Although studies have shown that AI technologies make fewer mistakes than humans in terms of diagnosis and decision-making, they still bear inherent risks for medical errors [104]. The interpretation of speech remains prone to errors because of the complexity of background information, accuracy of linguistic unit segmentation, variability in acoustic channels, and linguistic ambiguity with homophones or semantic expressions. Chatbots are unable to efficiently cope with these errors because of the lack of common sense and the inability to properly model real-world knowledge [105]. Another factor that contributes to errors and inaccurate predictions is the large, noisy data sets used to train modern models because large quantities of high-quality, representative data are often unavailable [58]. In addition to the concern of accuracy and validity, addressing clinical utility and effectiveness of improving patients’ quality of life is just as important. With the increased use of diagnostic chatbots, the risk of overconfidence and overtreatment may cause more harm than benefit [99]. There is still clear potential for improved decision-making, as diagnostic deep learning algorithms were found to be equivalent to health care professionals in classifying diseases in terms of accuracy [106]. These issues presented above all raise the question of who is legally liable for medical errors. Avoiding responsibility becomes easier when numerous individuals are involved at multiple stages, from development to clinical applications [107]. Although the law has been lagging and litigation is still a gray area, determining legal liability becomes increasingly pressing as chatbots become more accessible in health care.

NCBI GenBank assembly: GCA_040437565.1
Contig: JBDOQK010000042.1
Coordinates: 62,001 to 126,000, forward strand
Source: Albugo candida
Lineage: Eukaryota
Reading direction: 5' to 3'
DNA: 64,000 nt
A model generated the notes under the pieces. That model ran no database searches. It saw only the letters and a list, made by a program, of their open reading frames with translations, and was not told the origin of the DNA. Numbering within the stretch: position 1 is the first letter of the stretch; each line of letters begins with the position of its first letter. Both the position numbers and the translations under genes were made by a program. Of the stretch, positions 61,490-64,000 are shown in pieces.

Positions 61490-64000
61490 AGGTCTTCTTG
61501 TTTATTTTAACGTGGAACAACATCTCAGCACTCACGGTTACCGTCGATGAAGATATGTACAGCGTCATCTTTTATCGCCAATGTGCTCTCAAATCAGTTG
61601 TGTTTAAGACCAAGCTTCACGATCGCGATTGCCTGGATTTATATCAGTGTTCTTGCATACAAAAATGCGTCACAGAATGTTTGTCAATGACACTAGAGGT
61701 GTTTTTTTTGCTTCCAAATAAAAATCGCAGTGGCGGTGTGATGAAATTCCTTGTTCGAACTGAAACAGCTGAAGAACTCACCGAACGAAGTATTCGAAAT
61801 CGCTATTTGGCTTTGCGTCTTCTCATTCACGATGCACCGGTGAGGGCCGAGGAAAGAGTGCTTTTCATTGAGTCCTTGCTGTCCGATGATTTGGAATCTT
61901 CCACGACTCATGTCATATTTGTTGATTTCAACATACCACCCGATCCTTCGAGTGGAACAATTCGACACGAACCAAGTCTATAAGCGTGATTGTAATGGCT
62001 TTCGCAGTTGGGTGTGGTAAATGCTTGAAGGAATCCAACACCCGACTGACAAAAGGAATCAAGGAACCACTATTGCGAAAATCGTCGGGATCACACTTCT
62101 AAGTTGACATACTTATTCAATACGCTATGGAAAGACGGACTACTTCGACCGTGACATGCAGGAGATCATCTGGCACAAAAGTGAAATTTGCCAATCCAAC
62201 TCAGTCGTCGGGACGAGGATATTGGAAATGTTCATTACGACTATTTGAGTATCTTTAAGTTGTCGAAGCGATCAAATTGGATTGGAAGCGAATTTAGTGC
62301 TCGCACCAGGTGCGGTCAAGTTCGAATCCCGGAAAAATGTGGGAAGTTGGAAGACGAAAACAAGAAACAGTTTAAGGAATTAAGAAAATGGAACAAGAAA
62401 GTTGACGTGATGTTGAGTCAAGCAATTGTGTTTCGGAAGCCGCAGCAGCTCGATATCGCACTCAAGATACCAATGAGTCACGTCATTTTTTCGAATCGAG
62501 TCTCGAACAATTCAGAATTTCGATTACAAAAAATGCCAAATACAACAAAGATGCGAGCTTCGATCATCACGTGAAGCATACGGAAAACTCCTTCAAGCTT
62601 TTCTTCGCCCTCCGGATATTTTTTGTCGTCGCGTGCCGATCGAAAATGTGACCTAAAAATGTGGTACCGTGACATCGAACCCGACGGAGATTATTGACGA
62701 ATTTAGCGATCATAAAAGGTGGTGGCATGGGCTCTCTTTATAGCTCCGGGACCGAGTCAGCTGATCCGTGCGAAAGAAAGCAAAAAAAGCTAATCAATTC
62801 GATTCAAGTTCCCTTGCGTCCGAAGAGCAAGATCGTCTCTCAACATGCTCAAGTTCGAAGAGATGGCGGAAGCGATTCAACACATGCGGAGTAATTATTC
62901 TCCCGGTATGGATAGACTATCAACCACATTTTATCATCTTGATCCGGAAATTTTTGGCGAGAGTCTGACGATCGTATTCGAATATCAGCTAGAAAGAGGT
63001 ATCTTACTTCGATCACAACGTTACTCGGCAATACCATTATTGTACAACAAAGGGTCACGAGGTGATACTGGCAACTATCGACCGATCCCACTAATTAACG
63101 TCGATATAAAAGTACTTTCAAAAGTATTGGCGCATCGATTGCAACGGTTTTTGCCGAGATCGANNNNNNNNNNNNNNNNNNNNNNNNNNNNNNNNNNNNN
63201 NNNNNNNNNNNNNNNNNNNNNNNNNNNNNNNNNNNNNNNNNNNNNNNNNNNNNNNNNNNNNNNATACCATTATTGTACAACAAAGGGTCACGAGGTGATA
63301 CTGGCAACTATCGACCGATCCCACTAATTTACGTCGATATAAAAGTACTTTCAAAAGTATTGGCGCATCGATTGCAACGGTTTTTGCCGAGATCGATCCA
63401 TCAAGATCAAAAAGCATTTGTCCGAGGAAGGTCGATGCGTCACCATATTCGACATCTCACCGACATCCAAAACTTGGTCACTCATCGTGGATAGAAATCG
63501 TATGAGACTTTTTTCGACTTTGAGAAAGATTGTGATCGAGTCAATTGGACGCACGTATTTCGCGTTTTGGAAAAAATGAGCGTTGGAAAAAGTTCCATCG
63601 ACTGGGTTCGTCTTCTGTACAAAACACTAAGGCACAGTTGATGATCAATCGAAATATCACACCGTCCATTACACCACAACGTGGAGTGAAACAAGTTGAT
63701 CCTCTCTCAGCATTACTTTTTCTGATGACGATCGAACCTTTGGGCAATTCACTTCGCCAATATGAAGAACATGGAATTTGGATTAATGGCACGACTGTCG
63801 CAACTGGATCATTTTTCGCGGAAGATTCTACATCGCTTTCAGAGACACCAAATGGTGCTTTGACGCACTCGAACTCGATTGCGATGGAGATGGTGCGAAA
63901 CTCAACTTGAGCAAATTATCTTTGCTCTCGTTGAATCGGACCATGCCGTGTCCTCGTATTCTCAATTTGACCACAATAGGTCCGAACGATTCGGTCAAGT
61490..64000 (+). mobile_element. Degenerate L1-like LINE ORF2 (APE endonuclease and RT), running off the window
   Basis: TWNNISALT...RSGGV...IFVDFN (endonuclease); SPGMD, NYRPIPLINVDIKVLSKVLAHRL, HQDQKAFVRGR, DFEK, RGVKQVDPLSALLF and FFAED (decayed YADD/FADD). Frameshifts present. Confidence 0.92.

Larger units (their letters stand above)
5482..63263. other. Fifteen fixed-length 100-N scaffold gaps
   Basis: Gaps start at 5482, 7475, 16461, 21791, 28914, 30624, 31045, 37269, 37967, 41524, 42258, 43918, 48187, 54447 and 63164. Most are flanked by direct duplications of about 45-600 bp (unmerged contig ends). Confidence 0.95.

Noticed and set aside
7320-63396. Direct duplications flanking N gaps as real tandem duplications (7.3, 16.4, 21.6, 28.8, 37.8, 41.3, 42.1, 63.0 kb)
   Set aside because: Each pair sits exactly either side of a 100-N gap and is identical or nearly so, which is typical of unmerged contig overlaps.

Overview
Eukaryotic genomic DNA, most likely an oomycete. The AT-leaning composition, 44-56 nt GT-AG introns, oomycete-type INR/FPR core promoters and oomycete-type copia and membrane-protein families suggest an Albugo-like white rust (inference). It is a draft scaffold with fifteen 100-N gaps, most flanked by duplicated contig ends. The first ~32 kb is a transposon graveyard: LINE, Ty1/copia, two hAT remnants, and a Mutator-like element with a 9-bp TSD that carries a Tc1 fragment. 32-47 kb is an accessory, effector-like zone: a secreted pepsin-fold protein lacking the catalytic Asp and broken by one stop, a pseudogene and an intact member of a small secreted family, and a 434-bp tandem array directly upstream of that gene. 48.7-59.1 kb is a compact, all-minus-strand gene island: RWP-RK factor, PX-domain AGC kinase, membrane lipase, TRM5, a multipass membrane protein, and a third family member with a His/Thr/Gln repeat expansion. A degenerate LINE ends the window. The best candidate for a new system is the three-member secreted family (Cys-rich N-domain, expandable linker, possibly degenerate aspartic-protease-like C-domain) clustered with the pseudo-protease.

Regulatory Considerations

Regulatory standards have been developed to accommodate for rapid modifications and ensure the safety and effectiveness of AI technology, including chatbots. The US Food and Drug Administration has recognized the distinctiveness of chatbots compared with traditional medical devices by defining the software within the medical device category and has outlined its approach through the Digital Health Innovation Action Plan [108]. With the growing number of AI algorithms approved by the Food and Drug Administration, they opened public consultations for setting performance targets, monitoring performance, and reviewing when performance strays from preset parameters [102]. The American Medical Association has also adopted the Augmented Intelligence in Health Care policy for the appropriate integration of AI into health care by emphasizing the design approach and enhancement of human intelligence [109]. An area of concern is that chatbots are not covered under the Health Insurance Portability and Accountability Act; therefore, users’ data may be unknowingly sold, traded, and marketed by companies [110]. On the other hand, overregulation may diminish the value of chatbots and decrease the freedom for innovators. Consequently, balancing these opposing aspects is essential to promote benefits and reduce harm to the health care system and society.